Leland "Lee" Hartman was born on February 21, 1930 . He was an actor and writer, known for Night of the Living Dead (1968), There's Always Vanilla (1971) and Autopsy of the Dead (2009). He died on December 24, 2012 in Pittsburgh, Pennsylvania.
Leland (Lee) Hartman was born February 21, 1930 in North Apollo, Pennsylvania, USA.
He was a Navy veteran, an Art Institute of Pittsburgh graduate and a prolific animator. In 1955, Hartman and his wife Elizabeth moved to California, were Lee worked as a cartoonist for the Walt Disney Company.
While there, Hartman contributed to many projects including the feature film Sleeping Beauty, the short film Paul Bunyan, and the Disneyland television series.
In 1960, Hartman returned to Pittsburgh to work as the chief animator and Director of Animation at The Animators firm.
In 1970, Hartman opened his own studio and pursued freelance commercial and industrial films. During this period, Hartman animated hundreds of commercials, often in collaboration with Pittsburgh filmmaker William Beal.
In the early 1990s, Hartman began working with Warner Brothers Animation as a character layout artist for the Tiny Toon Adventures series. he also wrote and directed a TV Animated Short Story of the Christmas Toys as told by Mel Torme.
Hartman had many other artistic hobbies. He is perhaps, best known for his acting role as a reporter and ghoul in the 1968 cult classic Night of the Living Dead. Lee tells a story, on the Autopsy of the Dead Documentary, that Duane Jones had never shot a rifle before, so he let Duane practice shooting with his 30-30 rifle, Instructing Duane to hold the gun up to his shoulder and fire at a near by tree using live ammo. Duane was then able to imitate the body movement of him firing live rounds as he shot blanks at Ghouls in the movie.
Lee Hartman not only portrayed a ghoul in NOTLD, but could also be seen in the newsroom, typing behind Chuck Craig, and among the posse.
Even though his parts were small, they prompted cult followers of the seminal zombie film to show up on his doorstep occasionally to request autographs, his family said.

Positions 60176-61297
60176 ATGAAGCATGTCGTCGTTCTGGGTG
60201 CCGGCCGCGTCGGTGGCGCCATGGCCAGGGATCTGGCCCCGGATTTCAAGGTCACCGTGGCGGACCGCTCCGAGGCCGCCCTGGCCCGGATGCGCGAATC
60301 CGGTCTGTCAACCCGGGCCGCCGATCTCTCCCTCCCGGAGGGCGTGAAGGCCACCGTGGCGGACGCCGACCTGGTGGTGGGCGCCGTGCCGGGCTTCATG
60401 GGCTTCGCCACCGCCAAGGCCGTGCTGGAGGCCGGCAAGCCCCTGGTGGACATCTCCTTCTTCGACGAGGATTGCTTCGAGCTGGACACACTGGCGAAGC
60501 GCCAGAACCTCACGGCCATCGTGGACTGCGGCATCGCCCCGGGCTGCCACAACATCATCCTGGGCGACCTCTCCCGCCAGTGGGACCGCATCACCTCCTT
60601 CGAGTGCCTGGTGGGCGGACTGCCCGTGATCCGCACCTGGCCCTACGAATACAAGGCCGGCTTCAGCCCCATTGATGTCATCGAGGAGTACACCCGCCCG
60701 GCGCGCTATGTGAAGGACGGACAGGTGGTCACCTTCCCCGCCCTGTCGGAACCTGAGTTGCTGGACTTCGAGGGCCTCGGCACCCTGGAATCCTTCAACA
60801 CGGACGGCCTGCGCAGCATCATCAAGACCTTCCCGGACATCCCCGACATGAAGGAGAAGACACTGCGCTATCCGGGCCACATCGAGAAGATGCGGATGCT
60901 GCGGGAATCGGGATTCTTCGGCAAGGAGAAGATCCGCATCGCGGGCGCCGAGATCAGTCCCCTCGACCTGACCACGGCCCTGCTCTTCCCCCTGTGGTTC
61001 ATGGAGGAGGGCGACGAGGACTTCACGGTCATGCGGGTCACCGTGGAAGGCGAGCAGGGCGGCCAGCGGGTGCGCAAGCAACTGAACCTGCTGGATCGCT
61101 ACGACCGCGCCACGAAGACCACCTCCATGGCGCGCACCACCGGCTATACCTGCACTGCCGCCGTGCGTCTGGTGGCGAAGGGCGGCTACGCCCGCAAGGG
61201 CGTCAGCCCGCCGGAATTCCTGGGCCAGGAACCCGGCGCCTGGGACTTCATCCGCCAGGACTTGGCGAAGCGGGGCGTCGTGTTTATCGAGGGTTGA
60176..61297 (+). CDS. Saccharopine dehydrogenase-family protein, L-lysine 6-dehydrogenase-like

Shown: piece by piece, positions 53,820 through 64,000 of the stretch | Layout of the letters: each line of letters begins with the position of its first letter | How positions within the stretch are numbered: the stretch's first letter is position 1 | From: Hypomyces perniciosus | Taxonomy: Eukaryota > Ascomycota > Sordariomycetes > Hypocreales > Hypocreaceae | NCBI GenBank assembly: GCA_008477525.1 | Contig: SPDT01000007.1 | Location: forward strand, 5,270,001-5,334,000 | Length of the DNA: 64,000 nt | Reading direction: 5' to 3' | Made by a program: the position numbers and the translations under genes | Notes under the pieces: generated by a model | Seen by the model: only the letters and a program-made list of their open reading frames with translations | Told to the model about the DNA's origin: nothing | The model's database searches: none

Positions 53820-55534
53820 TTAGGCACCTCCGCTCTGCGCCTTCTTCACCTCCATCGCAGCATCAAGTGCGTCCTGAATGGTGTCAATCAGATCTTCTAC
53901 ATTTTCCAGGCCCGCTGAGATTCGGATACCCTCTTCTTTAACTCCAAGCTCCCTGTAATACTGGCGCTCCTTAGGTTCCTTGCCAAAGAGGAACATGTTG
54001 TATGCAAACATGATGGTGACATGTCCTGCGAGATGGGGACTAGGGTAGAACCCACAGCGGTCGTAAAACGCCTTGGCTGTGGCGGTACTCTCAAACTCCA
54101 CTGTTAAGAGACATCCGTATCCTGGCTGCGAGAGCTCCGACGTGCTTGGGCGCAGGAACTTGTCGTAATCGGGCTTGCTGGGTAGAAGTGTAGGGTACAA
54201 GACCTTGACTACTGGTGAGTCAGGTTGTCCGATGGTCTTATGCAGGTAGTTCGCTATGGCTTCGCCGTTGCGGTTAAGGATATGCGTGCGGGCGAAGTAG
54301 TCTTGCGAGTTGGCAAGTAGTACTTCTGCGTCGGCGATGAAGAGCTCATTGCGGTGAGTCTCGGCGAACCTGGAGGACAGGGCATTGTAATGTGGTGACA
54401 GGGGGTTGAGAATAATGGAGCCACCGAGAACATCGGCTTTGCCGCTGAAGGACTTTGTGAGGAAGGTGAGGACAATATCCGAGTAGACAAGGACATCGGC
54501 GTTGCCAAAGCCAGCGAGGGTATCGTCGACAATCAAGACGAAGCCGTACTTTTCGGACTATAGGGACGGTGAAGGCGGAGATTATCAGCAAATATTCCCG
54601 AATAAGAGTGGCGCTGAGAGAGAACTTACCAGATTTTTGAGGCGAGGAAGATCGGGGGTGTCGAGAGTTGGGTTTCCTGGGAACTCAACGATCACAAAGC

Hartman also taught at the Ivy School of Professional Art, built and sailed boats, and in 1997 self-published a collection of short horror stories titled The Darkendown Tales.
Mr. Hartman's creative abilities were not limited to animation and acting. He also spent time building boats in his backyard, including a small replica of the Pinta -- one of three ships in Christopher Columbus' fleet.
"He and my Aunt Betty [Mr. Hartman's late wife] would take it out on local lakes and people were always asking to take pictures of it," said his niece Lauren Malloy of Chicago.
Sadly, Lee passed away on December 24, 2012 in Pittsburgh, Pennsylvania.
Lee bravely battled dementia since his diagnosis in 2006, shortly after losing his beloved wife of 50 years, Elizabeth “Betty” Hartman (Quinn), also from Pittsburgh. Lee is survived by sister-in-law, Ann Malloy and her four daughters, Lauren Malloy, Michelle Cox and Kerra Penn all of IL and Christine DiNizo of NJ, as well as by his brother-in-law Arthur Quinn and his wife Lois Quinn of Pittsburgh.
Lee had spent 10 years creating the 30-minute Christmas story whose characters were based on his four nieces. The story about toys that were delivered by Santa to the wrong homes and had to find their way to the right children was called a "labor of love" by his family because he created each of the numerous animation cells himself.
So family members took some comfort in the fact that Mr. Hartman died on Christmas Eve, at age 82, after suffering from dementia for the past six years. He had been a resident of the Kane Regional Glen Hazel Center since the summer.
"It seemed so appropriate," said Mr. Hartman's niece Kerra Penn, of Chicago.
Part of Hartman’s art collection has been donated to the Heinz History Center, with the bulk of it to be housed at the Pittsburgh ToonSeum.
The Leland Hartman papers and photographs contain animation cells, correspondence, photographs, and other artwork documenting his career as an animator.
The animation cells in the collection represent many commercials and industrial films regarding local businesses and industries.
Included are cells and related materials for the Bureau of Mines, U.S. Steel Mining, Country Ford and Mercury Dealership, Eastland and Allegheny Malls, Sir Loin restaurant, and 84 Lumber. Also present are cells from two commercials featuring the Pittsburgh Pirates mascot, the Pirate Parrot. The correspondence in the collection is primarily between Hartman and local filmmaker William Beal. The majority deals with various artistic pursuits, including short stories and ideas and sketches for films. The collection also contains several photographs, documenting both his personal life and professional career.
The loose photographs include images of both Lee and Elizabeth Hartman, Hartman in his production studio, and stills from the Night of the Living Dead film. Also included is a photo book featuring stills from the animated film Story of the Christmas Toys and storyboard art for The Human Fly a Mid America Legend.
Among the other materials in the collection are various sketches and concept art for commercials and other films, scripts for commercials and other local projects, and a collection of photographs, maps, and pamphlets regarding trips to small towns in Pennsylvania and Maryland with an accompanying story entitled Jambling by William Beal., Leland Hartman papers and photographs, 1953-2003, MSS 896, Thomas and Katherine Detre Library and Archives, Senator John Heinz History Center., Cataloging of this collection was funded by a Basic Processing grant from NHPRC., Kerra Penn Gift 2012 2012.0206 papers